A Charity You Should Know About

Sturge-Weber Syndrome. (SWS)

How many of you know what this syndrome is?

My guess is…not many of you.

At least this was the case for me and my family until my niece Anabelle was born.

Without getting completely scientific, let me start with telling you briefly what Sturge-Weber is. According to the Hunter Nelson Sturge-Weber Center at Kennedy Krieger Institute, Sturge-Weber Syndrome is a rare neurological disorder affecting approximately 1 in 20,000 births. Children with this syndrome typically have a port-wine birthmark on their forehead or the entire side of their face . In addition to the port-wine birthmark, those with Sturge-Weber have abnormal vessels on the surface of the brain which can cause seizures, muscle weakness, and developmental delays.

Hunter Nelson Sturge-Weber Syndrome Center at Kennedy Krieger Institute at Johns Hopkins Medicine have recently discovered the underlying genetic mutation responsible Sturge-Weber Syndrome and their hope is that they can now move towards more targeted therapies for those who live with this syndrome.

Now let me tell you about my best friend and niece Anabelle, who will be 9 years old this year. She is the most beautiful, smart, creative, strong, and ambitious person I know. She has a love and passion for her friends, family, and everyone she meets. Anabelle also has Sturge-Weber Syndrome.

Anabelle had her first seizure shortly after she turned one. That’s when we began to educate ourselves on SWS. It was something none of us knew anything about at the time but we wanted to make sure we were educated in order to give her everything she needed. Anabelle’s parents (my brother and sister-in-law) have and are doing everything possible for Anabelle to have the best life she can.

 We are praying that since research has discovered the cause of SWS, the cure and more effective treatments will soon be discovered as well.


My sweet Anabelle


Getting our dance on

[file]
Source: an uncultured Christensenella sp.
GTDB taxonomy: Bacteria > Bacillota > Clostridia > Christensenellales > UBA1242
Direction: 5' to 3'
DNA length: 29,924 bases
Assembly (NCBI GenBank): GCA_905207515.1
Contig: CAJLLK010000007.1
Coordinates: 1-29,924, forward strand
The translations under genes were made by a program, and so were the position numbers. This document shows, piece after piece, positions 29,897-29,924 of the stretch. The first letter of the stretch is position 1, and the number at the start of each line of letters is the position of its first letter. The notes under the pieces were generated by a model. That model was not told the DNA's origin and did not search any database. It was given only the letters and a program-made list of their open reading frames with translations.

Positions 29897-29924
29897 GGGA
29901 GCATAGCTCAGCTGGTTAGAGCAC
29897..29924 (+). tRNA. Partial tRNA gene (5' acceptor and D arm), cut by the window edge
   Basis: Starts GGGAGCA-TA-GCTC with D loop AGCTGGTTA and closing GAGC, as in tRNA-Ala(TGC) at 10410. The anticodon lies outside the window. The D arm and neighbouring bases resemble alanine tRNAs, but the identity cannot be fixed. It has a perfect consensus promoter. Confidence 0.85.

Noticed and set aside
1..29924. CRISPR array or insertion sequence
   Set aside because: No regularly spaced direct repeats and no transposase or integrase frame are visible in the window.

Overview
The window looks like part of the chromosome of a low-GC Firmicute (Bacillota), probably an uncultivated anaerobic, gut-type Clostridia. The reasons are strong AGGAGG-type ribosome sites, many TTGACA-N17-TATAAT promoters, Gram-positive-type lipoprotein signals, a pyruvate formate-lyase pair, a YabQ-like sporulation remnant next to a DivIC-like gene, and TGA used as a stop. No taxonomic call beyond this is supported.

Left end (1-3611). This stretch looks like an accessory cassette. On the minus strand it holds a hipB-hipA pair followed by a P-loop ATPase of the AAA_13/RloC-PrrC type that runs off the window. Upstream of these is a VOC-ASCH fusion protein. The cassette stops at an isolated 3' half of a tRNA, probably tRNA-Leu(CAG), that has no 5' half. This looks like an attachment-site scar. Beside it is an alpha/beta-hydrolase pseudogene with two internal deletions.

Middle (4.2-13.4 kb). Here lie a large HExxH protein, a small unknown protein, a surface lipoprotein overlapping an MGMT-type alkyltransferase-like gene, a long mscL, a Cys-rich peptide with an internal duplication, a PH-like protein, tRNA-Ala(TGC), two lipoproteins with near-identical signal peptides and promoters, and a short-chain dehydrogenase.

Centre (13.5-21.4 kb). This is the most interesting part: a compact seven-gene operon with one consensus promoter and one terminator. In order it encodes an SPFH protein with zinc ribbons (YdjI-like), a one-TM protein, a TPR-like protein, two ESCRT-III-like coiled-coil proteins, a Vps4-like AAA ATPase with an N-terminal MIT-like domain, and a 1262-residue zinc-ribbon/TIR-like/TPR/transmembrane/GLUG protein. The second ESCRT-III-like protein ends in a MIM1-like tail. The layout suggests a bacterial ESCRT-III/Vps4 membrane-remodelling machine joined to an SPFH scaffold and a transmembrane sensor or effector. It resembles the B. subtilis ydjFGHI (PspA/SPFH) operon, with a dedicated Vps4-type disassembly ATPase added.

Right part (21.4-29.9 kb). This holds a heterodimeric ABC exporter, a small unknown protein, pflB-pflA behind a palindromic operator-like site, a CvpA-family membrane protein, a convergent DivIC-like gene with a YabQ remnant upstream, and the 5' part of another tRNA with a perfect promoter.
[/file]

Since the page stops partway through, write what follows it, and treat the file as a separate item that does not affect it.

Me and my flower girl


Anabelle with her mom (Julie), dad (Alan), and brother (Burton)

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photo 2Anabelle and I through the years

In the meantime Anabelle, our family, and other loved ones of those with Sturge-Weber Syndrome, (see one of my favorite research efforts here) are raising awareness about this syndrome and raising money to support the advancement of research for this disorder.

One Saturday afternoon, my niece had some girls from her class over. They decided to set up a table outside and sell rainbow loom bracelets and lemonade. I found out later that it was a huge success, not only because these rainbow loom bracelets are cool, but Anabelle was going to give all the money they raised to her SWS doctor, Dr. Anne Comi, who is the director of the Hunter Nelson Sturge-Weber Center at the Kennedy Krieger Institute.

Working hard for something and not seeing instant results can be a hard concept for children to grasp. But Anabelle understands that not only will her effort help others with SWS, but also that she will one day personally benefit from the advancement of research.

I know, I know. there are always stories on the news about a child who went through some miraculous effort to raise money for a charity, which is so fantastic, but I guess those stories felt distant to me since I didn’t know the child who did the fundraising.

I recently traveled to see Anabelle and the whole family because I missed them all terribly. While I was there I had Anabelle show me how to make these cool rainbow loom bracelets. One of our favorite things to do together is anything crafty and artistic, so this was right up our alley. Of course, after I made one of these bracelets I was hooked and wanted to make more.

After I got home from my visit, I decided that I wanted to help Anabelle out. I bought my own rainbow loom and rubber bands and started making bracelets for Anabelle to sell. So I guess now my niece has a distributor all the way in Lubbock, Texas.

Anabelle made bracelets for my husband Kent and me. They were red and black since we both went to school at Texas Tech. Kent wears his to work everyday and is SO proud to tell everyone that his niece made it for him. Some of the guys he works with like them so much they have asked to buy some.

My plan with all the bracelets you see below is to send them to her so she can get busy selling them. In addition to these colors, I have also purchase red, black, camouflage, and even pink camouflage rubber bands to appeal to all the Lubbockites.

My hope is to sell some locally and assist Anabelle in raising money to advance research for Sturge-Weber Syndrome.


Take a look at some of the bracelets and colors below!

Anabelle sells these bracelets for $3 each.

photo 3 (7)
These are metallic colors.

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These glow in the dark.

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These are fun bright neon colors.

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The purple and turquoise combination are the colors
Anabelle has chosen to represent her foundation.

 If you want to contribute to the advancement of research for SWS,
you can make a donation to the
Hunter Nelson Sturge-Weber Center here.

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